The plaintiff filed several motions to extend time to respond to this motion to dismiss in early 2020, which were all granted. The plaintiff engaged private counsel on March 25, 2020. The parties entered into settlement negotiations on May 26, 2020, which resulted in a stay of proceedings and temporarily absolved the plaintiff of any duty to respond to the motion to dismiss. A July 15, 2020 status report showed that the parties attempted to resolve their disputes, but were unsuccessful.

With the settlement talks at a standstill, Judge Jackson required the plaintiff to respond anew to the DOJ motion to dismiss by September 11, 2020. The plaintiff's private counsel through the settlement negotiations were not admitted to the District of Columbia bar, and encouraged him to seek local counsel. The plaintiff's attorneys withdrew on August 11, noting in their motion that he was having difficulty in retaining local counsel on that date.

The parties stipulated to dismissal of the case with prejudice on September 11, 2020, with each side bearing its own attorneys' fees and costs. The stipulation did not say why the parties agreed to dismiss the case, but it is possible that the plaintiff was unable to meet the court's deadline to respond to the government's motion to dismiss. The case is now closed.

Ellen Aldin - 12/16/2020


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Issues and Causes of Action
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Issues
Constitutional Clause
Freedom of speech/association
Unreasonable search and seizure
Content of Injunction
Preliminary relief denied
Defendant-type
Law-enforcement
General
Confidentiality
Record-keeping
Records Disclosure
Search policies
Terrorism/Post 9-11 issues
Plaintiff Type
Private Plaintiff
Causes of Action Freedom of Information Act (FOIA), 5 U.S.C. § 552
Defendant(s) U.S. Department of Justice
Plaintiff Description Carter W. Page, an informal advisor to the Trump 2016 presidential campaign
Class action status sought No
Class action status outcome Not sought
Filed Pro Se Yes
Prevailing Party Defendant
Public Int. Lawyer No
Nature of Relief None
Source of Relief None
Form of Settlement Voluntary Dismissal
Filed 10/21/2019
Case Closing Year 2020
Case Ongoing No
Case Listing NS-DC-0127 : In re Carter W. Page: A U.S. Person [FISA dockets 16-1182, 17-52, 17-375, 17-679] (FISC)
NS-DC-0138 : In re Accuracy Concerns Regarding FBI Matters Submitted to the FISC (FISC)
NS-DC-0126 : FISA Court Matters relating to disclosure of Carter Page surveillance records: Four FISC cases [FISC Misc. 18-01, Misc. 18-02, Misc. 18-03, and Misc. 19-01] (FISC)
NS-DC-0144 : Page v. Comey (D.D.C.)
NS-DC-0146 : James Madison Project v. U.S. Department of Justice (D.D.C.)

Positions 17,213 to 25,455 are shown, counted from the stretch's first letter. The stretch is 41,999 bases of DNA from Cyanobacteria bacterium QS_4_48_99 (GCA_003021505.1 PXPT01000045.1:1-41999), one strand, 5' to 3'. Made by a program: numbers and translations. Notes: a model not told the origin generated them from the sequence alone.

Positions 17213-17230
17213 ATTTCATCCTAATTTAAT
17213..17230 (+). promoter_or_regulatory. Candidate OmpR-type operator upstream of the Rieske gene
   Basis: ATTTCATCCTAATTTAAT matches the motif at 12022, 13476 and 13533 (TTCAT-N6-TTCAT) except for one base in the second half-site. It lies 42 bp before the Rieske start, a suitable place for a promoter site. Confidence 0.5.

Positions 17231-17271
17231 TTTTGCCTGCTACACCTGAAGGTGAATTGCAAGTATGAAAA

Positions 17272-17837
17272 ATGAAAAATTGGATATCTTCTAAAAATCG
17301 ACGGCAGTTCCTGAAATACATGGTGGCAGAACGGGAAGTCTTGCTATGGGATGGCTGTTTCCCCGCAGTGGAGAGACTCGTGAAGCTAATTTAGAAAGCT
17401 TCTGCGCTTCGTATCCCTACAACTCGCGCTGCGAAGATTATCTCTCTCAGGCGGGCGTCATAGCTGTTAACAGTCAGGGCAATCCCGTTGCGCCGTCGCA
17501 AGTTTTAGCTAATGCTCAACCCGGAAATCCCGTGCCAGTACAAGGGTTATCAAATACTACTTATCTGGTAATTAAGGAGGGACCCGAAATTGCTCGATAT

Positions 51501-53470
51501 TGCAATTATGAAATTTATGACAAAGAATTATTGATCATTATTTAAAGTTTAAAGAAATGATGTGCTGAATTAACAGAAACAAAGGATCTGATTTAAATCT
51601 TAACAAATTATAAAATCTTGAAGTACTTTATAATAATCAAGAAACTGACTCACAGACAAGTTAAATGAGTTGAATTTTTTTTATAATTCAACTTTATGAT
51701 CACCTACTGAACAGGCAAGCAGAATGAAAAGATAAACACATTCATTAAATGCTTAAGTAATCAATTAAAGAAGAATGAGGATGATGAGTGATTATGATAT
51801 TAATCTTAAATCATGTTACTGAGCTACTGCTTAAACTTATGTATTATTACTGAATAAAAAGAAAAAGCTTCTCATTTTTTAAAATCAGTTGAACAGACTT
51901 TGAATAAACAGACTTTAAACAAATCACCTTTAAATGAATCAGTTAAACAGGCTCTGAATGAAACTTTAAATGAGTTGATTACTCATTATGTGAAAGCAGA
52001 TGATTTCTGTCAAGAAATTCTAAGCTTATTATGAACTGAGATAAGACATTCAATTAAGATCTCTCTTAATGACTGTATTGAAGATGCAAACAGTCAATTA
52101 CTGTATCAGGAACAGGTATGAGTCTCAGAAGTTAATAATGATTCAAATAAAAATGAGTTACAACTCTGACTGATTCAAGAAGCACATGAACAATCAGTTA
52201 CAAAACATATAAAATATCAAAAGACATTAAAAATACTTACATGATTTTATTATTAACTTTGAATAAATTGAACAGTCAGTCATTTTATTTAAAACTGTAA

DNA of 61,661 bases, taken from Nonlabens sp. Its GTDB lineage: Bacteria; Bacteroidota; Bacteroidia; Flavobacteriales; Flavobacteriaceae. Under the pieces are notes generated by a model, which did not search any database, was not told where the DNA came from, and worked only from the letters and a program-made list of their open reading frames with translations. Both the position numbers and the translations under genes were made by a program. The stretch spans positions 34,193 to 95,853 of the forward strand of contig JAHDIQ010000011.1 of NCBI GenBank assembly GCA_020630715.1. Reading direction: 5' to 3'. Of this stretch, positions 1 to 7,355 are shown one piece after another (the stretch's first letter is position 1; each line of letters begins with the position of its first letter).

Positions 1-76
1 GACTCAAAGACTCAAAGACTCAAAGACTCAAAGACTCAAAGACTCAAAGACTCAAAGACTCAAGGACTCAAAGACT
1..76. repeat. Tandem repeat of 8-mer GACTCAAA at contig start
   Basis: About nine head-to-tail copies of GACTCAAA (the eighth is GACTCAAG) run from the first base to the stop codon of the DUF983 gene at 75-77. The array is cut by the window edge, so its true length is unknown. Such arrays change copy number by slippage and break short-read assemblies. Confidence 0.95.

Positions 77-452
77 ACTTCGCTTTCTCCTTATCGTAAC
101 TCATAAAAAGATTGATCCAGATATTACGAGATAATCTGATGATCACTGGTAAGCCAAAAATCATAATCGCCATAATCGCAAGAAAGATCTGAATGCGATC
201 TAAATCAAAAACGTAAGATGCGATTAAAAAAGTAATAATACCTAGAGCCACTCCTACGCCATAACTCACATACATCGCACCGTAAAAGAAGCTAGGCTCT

NS-DC-0147 : Judicial Watch, Inc. v. U.S. Department of Justice (D.D.C.)
Court Docket(s)
D.D.C.
09/11/2020
1:19-cv-03149-KBJ
NS-DC-0143-9000.pdf | Detail
Source: PACER [Public Access to Court Electronic Records]
General Documents
D.D.C.
10/21/2019
Complaint [ECF# 1]
NS-DC-0143-0001.pdf | Detail
Source: PACER [Public Access to Court Electronic Records]
D.D.C.
11/25/2019
Defendant's Motion for an Extension of Time to Respond to the Complaint [ECF# 6, 7, 8]
NS-DC-0143-0002.pdf | Detail
Source: PACER [Public Access to Court Electronic Records]
D.D.C.
12/23/2019
Defendant's Partial Motion to Dismiss and for Partial Summary Judgment [ECF# 9]
NS-DC-0143-0003.pdf | Detail
Source: PACER [Public Access to Court Electronic Records]
D.D.C.
07/15/2020
Joint Status Report [ECF# 15]
NS-DC-0143-0005.pdf | Detail
Source: PACER [Public Access to Court Electronic Records]
D.D.C.
08/11/2020
Motion to Withdraw [ECF# 17]
NS-DC-0143-0004.pdf | Detail
Source: PACER [Public Access to Court Electronic Records]
D.D.C.
09/11/2020
Stipulation of Dismissal [ECF# 19]
NS-DC-0143-0006.pdf | Detail
Source: PACER [Public Access to Court Electronic Records]
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Judges Jackson, Ketanji Brown (D.D.C., D.C. Circuit) show/hide docs
NS-DC-0143-9000
Plaintiff's Lawyers Buchanan, Thomas M (District of Columbia) show/hide docs
NS-DC-0143-0004 | NS-DC-0143-0005 | NS-DC-0143-9000
Defendant's Lawyers Berman, Marcia (District of Columbia) show/hide docs
NS-DC-0143-0002 | NS-DC-0143-0003 | NS-DC-0143-0005 | NS-DC-0143-0006
Clark, Jeffrey Bossert (District of Columbia) show/hide docs
NS-DC-0143-0006
Davis, Ethan P. (District of Columbia) show/hide docs
NS-DC-0143-0002 | NS-DC-0143-0003 | NS-DC-0143-0005
Powell, Amy E. (District of Columbia) show/hide docs
NS-DC-0143-0002 | NS-DC-0143-0003 | NS-DC-0143-0005 | NS-DC-0143-0006 | NS-DC-0143-9000